In view of the unsatisfactory nature of the right hon. Gentleman's reply, I will raise the question this evening on the Adjournment.

41. Major NEWMAN

asked under what Act the recent Order as to the early closing of shops has been made; and have the Government, before making the Order, considered the loss of trade that will be inflicted on suburban retail businesses whose customers are largely the class that only return to their homes after the new hour of closing, and, in the case of tobacconists, to the fact that intending purchasers will be diverted to licensed premises or clubs for the purchase of their tobacco?


The Order has been made under the powers conferred by No. 10b of the Defence of the Realm Regula- tions. The position of suburban businesses was carefully considered before the Order was made. It will not be permissible under the Order for licensed victuallers or other retail traders to sell tobacco after the hour at which tobacconists are required to close.


asked the Secretary of State for the Home Department whether he will consider the possibility of extending the hours during the Christmas holidays beyond those now laid down for the closing of the shops under his new Departmental Order?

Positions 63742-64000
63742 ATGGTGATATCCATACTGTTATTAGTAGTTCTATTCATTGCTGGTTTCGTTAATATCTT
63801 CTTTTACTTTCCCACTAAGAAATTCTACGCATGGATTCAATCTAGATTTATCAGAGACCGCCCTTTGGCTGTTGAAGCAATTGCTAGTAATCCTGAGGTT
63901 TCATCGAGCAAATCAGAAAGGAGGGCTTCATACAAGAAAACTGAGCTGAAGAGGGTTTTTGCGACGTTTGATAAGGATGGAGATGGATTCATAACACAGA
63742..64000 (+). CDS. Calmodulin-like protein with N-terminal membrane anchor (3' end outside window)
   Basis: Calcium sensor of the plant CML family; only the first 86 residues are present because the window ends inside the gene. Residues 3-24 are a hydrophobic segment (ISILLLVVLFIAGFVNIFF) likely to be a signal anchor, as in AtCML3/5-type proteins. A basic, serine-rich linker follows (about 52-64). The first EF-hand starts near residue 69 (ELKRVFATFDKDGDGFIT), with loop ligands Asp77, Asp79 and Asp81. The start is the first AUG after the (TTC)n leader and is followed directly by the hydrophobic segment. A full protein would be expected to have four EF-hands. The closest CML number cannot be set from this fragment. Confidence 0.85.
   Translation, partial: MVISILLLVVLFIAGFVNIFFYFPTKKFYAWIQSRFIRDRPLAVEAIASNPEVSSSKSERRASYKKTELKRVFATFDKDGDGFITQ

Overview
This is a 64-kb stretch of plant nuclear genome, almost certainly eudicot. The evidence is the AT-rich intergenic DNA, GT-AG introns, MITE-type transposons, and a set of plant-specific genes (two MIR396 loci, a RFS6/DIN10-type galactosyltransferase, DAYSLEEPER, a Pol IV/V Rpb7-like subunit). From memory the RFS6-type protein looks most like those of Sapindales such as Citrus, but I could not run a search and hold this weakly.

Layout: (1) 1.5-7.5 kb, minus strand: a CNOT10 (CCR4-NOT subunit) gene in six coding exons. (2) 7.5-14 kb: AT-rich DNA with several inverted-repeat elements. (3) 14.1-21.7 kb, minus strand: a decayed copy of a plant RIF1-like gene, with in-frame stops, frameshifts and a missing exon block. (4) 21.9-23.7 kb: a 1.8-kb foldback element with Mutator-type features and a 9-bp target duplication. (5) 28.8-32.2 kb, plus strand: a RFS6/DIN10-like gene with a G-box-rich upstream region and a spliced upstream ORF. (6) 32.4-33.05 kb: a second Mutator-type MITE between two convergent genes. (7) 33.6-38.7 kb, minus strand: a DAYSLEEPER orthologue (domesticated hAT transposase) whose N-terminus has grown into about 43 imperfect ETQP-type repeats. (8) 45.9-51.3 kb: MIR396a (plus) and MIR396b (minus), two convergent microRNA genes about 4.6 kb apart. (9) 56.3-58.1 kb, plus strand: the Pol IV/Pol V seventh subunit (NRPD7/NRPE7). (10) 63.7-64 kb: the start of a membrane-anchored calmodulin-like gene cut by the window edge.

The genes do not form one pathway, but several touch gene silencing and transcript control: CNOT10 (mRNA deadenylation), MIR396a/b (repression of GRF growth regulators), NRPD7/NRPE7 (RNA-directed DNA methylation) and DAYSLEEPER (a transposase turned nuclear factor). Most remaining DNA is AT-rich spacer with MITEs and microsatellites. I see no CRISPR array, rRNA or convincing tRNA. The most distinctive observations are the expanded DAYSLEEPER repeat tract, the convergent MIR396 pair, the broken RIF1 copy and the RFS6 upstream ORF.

Yes, Sir; this matter will certainly receive consideration. No reference was made to Christmas trade in the Order because I am anxious to consult the local authorities further on the point. A decision will be reached in good time.

68. Mr. YEO

asked the Home Secretary if he has fully considered the injustice that will be inflicted upon the small shopkeeper who, under the new Regulations, will be obliged to close at 7 p.m.; if such places as picture palaces, theatres, public-houses, and bookstalls are to be permitted to sell such articles as are usually sold by the small shopkeeper as tobacco and confectionery after 7 p.m. when the shopkeeper is closed; and if he will cause all dealers in the same article to be placed on the same footing?